Michael Barr, the Biden administration’s pick to serve as the Federal Reserve’s top regulator, said during his Senate confirmation hearing that he wants to rethink the Fed’s various capital requirements “as a whole, rather than piece by piece.”
Barr, who is expected to clear a Senate floor vote this summer to become the Fed’s next vice chair for supervision, struck a chord with that sentiment, particularly with Karen Petrou, managing partner at Federal Financial Analytics.
“After Michael said that, I thought this was just too important an idea at a moment that really could be pivotal,” Petrou said. “We need to bring attention to it and then try to help move it along, because if the U.S. just goes back to a rule-by-rule, piece-by-piece, bits-and-pieces capital regulation, we’ll never get a coherent system without counterproductive impact.”
In a white paper published this week, Petrou urges the Fed to take that holistic approach beyond being a mere starting position and instead make it a guiding principle for rewriting the Fed’s capital framework.
The paper, released Wednesday, describes the current regulatory framework as too vast, complex and restrictive for large banks while simultaneously being focused on the overall capital requirements at the expense of safeguarding against specific risks.
“The rules for larger U.S. banks are even more of a morass than the global standards on which they are modeled, affording opportunities for regulatory arbitrage, creating pockets of unanticipated risk and contributing to the redesign of American finance into a sector that does far more for financiers than the real economy,” she wrote. “A holistic-capital construct is thus urgently needed.”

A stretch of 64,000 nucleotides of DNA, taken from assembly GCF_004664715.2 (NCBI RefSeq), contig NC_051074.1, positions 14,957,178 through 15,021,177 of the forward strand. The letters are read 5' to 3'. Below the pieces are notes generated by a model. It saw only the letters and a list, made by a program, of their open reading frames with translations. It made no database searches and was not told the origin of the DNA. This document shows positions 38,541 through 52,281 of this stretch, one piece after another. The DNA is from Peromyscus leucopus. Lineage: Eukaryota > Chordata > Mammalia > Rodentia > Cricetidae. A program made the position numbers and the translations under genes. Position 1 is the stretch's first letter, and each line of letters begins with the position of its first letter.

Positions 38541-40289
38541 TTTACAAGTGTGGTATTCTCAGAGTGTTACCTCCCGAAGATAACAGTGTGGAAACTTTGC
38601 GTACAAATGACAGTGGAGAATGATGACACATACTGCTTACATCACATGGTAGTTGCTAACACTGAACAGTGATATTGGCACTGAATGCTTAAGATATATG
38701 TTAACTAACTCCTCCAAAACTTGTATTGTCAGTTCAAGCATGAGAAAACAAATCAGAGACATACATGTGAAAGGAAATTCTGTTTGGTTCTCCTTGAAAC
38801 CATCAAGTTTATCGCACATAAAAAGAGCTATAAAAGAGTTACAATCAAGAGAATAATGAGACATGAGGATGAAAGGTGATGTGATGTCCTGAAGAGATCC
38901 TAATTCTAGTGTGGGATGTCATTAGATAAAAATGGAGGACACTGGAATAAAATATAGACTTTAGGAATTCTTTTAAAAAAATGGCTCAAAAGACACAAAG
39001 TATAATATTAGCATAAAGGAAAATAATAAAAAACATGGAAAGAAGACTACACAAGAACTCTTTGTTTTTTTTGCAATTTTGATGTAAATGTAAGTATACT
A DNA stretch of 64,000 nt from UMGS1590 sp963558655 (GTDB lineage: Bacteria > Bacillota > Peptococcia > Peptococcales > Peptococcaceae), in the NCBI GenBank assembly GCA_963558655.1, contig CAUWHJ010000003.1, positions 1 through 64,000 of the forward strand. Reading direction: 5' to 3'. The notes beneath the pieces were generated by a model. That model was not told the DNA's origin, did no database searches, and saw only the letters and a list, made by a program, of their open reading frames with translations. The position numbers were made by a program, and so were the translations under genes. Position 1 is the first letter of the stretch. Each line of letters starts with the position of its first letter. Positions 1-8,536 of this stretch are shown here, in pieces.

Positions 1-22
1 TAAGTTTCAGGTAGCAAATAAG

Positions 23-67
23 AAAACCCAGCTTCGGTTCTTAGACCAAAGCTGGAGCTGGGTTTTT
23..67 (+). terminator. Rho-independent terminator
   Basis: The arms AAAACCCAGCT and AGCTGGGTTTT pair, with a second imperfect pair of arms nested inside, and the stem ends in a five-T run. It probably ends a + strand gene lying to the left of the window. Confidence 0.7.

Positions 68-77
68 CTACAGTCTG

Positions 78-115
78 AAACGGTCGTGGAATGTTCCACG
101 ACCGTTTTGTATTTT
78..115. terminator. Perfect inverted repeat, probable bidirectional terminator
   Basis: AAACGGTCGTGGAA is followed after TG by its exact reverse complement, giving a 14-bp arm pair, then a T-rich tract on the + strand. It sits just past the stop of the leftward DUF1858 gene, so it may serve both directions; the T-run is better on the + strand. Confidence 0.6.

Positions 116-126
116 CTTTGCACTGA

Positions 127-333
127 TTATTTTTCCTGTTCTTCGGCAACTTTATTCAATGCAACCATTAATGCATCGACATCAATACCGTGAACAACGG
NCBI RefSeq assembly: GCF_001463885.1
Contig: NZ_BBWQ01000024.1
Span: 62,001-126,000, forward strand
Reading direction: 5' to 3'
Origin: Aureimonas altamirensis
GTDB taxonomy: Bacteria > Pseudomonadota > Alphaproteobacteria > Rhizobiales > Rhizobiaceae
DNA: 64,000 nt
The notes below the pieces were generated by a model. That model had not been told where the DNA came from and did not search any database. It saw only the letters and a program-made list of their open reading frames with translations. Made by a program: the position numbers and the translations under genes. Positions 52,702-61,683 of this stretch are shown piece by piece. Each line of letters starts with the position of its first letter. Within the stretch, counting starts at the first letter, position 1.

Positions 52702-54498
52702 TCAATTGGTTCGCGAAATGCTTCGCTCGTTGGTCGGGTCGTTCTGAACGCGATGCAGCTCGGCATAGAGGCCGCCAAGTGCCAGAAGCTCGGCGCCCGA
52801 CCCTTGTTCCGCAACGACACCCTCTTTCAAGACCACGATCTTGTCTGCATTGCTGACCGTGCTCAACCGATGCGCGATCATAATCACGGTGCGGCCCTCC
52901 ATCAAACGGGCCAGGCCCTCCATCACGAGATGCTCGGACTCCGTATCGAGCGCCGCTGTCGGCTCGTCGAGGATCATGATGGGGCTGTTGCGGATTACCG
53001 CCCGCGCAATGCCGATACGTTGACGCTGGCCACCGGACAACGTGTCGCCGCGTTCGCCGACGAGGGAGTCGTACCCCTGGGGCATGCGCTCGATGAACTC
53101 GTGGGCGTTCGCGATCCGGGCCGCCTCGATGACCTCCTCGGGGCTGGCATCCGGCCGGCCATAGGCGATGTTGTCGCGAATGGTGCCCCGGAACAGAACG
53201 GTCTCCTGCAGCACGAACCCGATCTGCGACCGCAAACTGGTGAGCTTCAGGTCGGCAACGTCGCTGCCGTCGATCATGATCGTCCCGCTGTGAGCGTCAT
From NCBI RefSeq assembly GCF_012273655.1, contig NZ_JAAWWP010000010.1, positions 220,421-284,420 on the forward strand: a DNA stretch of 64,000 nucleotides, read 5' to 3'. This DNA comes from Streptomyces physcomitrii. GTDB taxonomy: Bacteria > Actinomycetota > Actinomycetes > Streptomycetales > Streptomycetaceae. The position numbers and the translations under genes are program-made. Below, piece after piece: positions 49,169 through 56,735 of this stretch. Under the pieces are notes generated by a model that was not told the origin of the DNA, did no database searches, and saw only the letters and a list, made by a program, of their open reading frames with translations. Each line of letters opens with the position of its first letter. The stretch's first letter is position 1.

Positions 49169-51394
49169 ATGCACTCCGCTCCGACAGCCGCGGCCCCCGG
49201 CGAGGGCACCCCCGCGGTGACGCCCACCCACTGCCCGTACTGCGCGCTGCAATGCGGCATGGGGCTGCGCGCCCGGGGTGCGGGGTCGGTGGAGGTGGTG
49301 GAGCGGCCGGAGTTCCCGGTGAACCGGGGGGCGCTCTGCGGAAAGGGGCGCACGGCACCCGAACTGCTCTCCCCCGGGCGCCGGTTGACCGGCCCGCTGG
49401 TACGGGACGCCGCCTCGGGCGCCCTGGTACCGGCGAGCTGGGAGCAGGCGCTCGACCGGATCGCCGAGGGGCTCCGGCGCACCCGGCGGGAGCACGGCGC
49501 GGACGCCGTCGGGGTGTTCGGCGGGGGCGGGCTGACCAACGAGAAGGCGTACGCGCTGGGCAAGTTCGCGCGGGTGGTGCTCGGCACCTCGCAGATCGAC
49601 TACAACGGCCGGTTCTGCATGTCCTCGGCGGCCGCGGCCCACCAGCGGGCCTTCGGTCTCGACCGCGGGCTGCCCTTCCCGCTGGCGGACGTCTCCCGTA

After garnering the support of five Republicans on the Senate Banking Committee along with the panel’s 12 Democrats in a vote last month, Barr is poised to usher in a new regulatory regime at the Fed.
He will be tasked with balancing the Biden administration’s objectives for a more inclusive banking sector with needed changes that have been left unaddressed since the previous vice chair for supervision, Randal Quarles, left office last October. This to-do list includes amending the SLR for the current capital landscape and recalibrating its regulatory framework to ensure the final implementation of the Basel III endgame, also known as Basel IV, is capital neutral.
Federal Financial Analytics is not the only organization hoping to capitalize on this looming sea change to influence the Fed’s thinking on regulatory and supervision. Advocates for both banks and consumers alike argued for changes to bank capital…